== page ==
- The Washington Times - Sunday, August 7, 2005

Carolla’s ‘Late’ move

Comedian Adam Carolla’s febrile brain wasn’t front and center as one-half of “The Man Show,” Comedy Central’s version of Maxim magazine sprung to raunchy life.

Now, Comedy Central viewers can see for themselves what makes the carpenter-turned-comic tick four nights a week.

And, for anyone who has heard the comic’s elaborate metaphors or philosophical musings on his syndicated radio show “Loveline,” it’s clear Mr. Carolla is more than just a potty mouth.

“Too Late with Adam Carolla” debuts at 11:30 tonight after the popular “The Daily Show with Jon Stewart” and will run Monday through Thursday.

Mr. Carolla, unlike every other late-night wannabe, insists his show won’t reinvent the wheel. He’ll do on-the-street gags, interviews and taped sketches. Perhaps the biggest wrinkle, he says, is a lack of cue cards and a Teleprompter to guide him.

Cable television is a better fit for his humor than network television ever could be, he says.

“It’s the difference between working for Disney and working at the corner pizza store. With Disney, if you wanna put up a picture at your desk of your girlfriend wearing a bikini you gotta take it down. They’re worried about who’s suing them next and that’s the bottom line,” he says. “If you work at the pizza place you get to do what you want. It’s not a conglomeration.”

One could say Mr. Carolla is a bit of an industry unto himself these days. He still hosts radio’s syndicated “Loveline” five nights a week and is about to debut a home improvement show over at TLC.

Plus, he is in serious talks to replace Howard Stern on the West Coast when the radio king moves to Sirius satellite radio in January.

The critics haven’t made it easy for him.

He routinely jokes about “The Man Show” getting slammed by some scribes, and has regularly mocked one critic who dubbed him part-werewolf for his dark features.

He says he’s learned little from their slings and arrows.

“It’s like somebody cutting you off on the highway then being on the receiving end of their unsavory hand signal,” he says. “Is there anything that guy taught you about driving?”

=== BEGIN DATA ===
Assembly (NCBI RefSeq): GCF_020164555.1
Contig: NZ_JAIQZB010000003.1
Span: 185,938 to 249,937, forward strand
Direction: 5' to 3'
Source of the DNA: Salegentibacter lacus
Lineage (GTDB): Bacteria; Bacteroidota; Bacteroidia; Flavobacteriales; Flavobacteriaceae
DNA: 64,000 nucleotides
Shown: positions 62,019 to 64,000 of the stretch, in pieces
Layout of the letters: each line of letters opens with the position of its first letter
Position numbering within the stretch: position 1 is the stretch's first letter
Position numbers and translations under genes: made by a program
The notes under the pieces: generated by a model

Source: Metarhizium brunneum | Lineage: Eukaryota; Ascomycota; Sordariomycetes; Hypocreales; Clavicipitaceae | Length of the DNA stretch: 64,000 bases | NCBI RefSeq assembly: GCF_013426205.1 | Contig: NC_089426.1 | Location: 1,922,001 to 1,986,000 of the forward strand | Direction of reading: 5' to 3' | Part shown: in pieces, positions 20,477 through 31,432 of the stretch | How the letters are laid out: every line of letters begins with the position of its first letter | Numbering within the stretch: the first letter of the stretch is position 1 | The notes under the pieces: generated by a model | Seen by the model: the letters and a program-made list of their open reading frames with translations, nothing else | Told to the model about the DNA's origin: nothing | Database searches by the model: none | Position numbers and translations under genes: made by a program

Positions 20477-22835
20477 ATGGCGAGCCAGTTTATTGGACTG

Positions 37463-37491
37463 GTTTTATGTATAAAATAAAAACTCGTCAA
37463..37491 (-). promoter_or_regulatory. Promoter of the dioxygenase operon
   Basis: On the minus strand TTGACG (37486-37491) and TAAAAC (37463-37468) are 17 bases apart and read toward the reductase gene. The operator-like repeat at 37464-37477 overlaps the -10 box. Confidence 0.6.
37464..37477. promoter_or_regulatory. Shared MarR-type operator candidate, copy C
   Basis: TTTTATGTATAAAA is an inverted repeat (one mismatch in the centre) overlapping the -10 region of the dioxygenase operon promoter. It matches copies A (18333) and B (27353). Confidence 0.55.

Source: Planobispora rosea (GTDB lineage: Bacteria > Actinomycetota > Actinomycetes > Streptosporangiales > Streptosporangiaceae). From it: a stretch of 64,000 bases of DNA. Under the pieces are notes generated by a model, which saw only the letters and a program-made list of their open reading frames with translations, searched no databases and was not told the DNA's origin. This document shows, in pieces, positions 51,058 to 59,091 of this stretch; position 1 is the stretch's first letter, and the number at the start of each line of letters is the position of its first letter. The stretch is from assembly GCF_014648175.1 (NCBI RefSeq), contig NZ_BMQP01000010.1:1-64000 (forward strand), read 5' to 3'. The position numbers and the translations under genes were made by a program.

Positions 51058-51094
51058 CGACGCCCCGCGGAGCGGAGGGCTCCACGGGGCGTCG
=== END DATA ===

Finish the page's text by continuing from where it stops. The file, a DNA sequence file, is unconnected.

Ultimately, “Too Late” will live and die by audiences, not professional TV watchers.

The new Wolf

CNN’s Wolf Blitzer kicks off his new, three hour news block at 3 p.m. today, with what the host promises will feature “old-fashioned, good, solid, serious journalism,” the Reuters news agency reports.

Don’t worry. We’re sure they’ll cover the missing-girl-in-Aruba case at least some of the time.

“The Situation Room,” not to be confused with “The Situation with Tucker Carlson” over at MSNBC, takes over for “Inside Politics” and the beleaguered “Crossfire” at the all-news network.

Mr. Wolf, a CNN veteran, will anchor the show out of a new District studio that will feature many of CNN’s top correspondents, contributors and analysts in a revolving format.

The studio includes several video screens where Mr. Blitzer, walking around the set, can take viewers to locations like Baghdad, New York, London, Paris and anywhere else news breaks. The block also will feature blogs, podcasts and other innovations.

Mr. Blitzer says the high-tech approach won’t change his hard-news focus and CNN’s standards.

“We’re not going to compromise the journalism, but we are going to take viewers behind the scenes, to see what we see,” Mr. Blitzer said during the network’s recent session at the Television Critics Association’s press tour.

There won’t be rundown sheets or strict time limits to stories. Mr. Blitzer noted that, in his 15 years at CNN, it’s seemed that TV journalism does not always allow time for pieces to develop beyond three minutes.

“We get so much more than we are able to get on the air,” he said. “We’re going to allow the show to breathe and evolve as it goes along.”

Brown extended

Bravo’s version of a car crash — the so-tawdry-you-can’t-look-away show known as “Being Bobby Brown” — is being stretched to add two episodes to its original run of eight.

The new episodes will air in the show’s 10 p.m. Thursday time slot with the season finale airing on Aug. 25

The episodes will give viewers a peek into the Atlanta and New Jersey homes of Bobby Brown and his wife Whitney Houston.

The couple, once mega-stars but now more famous for their addictions and rap sheets, let cameras follow them for the surprise reality hit.

Compiled by Christian Toto from staff and wire reports

Copyright © 2018 The Washington Times, LLC. Click here for reprint permission.

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